Old Ledbury - World War One Rifle Range
World War One in Ledbury Rifle Range
World War One Miniature Rifle Range
Newent Reporter Newspaper 08 08 1914
SUGGESTED DEFENSIVE FORCE
To the Editor
Sir, - The dreaded possibility has now become a fact. England is at war with Germany and the nation must do its utmost in every detail. Every man and every woman must be prepared to make personal sacrifices. So far as can be gathered recruiting for the regular army and Territorial Forces is magnificent, but we must not let it rest at that. The whole of the regular Army may be required for foreign service and possibly as many of the Territorials as Volunteer for that purpose. Under existing conditions these cannot be spared, but it need not be so, there are hundreds of thousands of true hearted Britons who for various reasons cannot join the ordinary Territorial forces. My suggestion is that every landowner or person in a position to do so should undertake to teach all the men of suitable age in his district to use a rifle so as to be able to defend the country in case of invasion. I grant that the idea of invasion sounds ridiculous, but cast your mind back one month or less and you will find that the condition of affairs which now exists sounded at that time quite as impossible as invasion does now.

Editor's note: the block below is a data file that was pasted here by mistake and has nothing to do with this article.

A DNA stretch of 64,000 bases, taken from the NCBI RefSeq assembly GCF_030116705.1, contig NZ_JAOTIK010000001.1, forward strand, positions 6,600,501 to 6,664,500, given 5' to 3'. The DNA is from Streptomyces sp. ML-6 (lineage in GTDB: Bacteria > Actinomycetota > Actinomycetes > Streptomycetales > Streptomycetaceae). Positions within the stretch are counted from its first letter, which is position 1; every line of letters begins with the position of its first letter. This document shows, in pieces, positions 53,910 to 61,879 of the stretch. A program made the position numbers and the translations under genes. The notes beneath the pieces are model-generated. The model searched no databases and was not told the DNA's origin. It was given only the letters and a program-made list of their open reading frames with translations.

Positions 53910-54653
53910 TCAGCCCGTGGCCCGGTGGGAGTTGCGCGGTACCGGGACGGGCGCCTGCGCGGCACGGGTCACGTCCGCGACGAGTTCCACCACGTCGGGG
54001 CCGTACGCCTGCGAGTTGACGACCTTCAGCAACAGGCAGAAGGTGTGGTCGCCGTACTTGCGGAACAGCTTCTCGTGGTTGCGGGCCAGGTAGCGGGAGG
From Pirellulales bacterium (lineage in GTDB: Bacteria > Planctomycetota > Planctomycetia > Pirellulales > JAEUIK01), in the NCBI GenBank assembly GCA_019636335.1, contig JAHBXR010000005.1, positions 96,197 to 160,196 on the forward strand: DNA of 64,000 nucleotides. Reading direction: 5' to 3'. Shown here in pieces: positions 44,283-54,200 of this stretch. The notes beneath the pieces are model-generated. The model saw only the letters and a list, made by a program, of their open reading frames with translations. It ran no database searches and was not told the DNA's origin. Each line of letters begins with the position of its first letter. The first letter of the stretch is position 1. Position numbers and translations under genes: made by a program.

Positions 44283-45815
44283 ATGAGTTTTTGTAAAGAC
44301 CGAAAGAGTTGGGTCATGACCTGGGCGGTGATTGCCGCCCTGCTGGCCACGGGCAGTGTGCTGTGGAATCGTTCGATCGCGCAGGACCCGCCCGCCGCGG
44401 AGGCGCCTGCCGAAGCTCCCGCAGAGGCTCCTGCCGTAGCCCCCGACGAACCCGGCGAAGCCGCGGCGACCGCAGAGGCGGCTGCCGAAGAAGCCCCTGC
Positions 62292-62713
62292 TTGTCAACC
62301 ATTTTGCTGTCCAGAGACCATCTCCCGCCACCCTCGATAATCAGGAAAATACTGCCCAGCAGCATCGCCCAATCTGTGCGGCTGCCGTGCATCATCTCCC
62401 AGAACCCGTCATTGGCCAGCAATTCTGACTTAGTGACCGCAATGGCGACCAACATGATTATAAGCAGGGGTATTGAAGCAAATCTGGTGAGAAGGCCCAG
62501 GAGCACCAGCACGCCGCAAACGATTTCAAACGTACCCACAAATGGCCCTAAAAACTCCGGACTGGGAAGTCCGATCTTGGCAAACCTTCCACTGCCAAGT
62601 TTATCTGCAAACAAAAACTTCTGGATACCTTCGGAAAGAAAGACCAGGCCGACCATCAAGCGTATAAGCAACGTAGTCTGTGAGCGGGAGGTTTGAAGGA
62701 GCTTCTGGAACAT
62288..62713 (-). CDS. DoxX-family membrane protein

My suggestion is that the War Office should lend out to responsible persons in every district enough rifles for target practice - ten or a dozen would do for 200 men - and that the necessary ammunition should be provided by local subscription, the Authorities giving facilities for its purchase at cost price. By this means some hundreds of thousands of men could be taught to handle a rifle without expense to the Government and doubtless in most districts someone could be found to give them a certain amount of general instruction in Military matters. While this practice is going on the War Office could arrange for the various districts to be affiliated with some regiments and for rifles and ammunition to be deposited ready for use in time of need. They could also formulate regulations suitable for the circumstances. The great point, however, is that no time should be lost and that practice should be carried out while the War Office are getting the scheme into official form.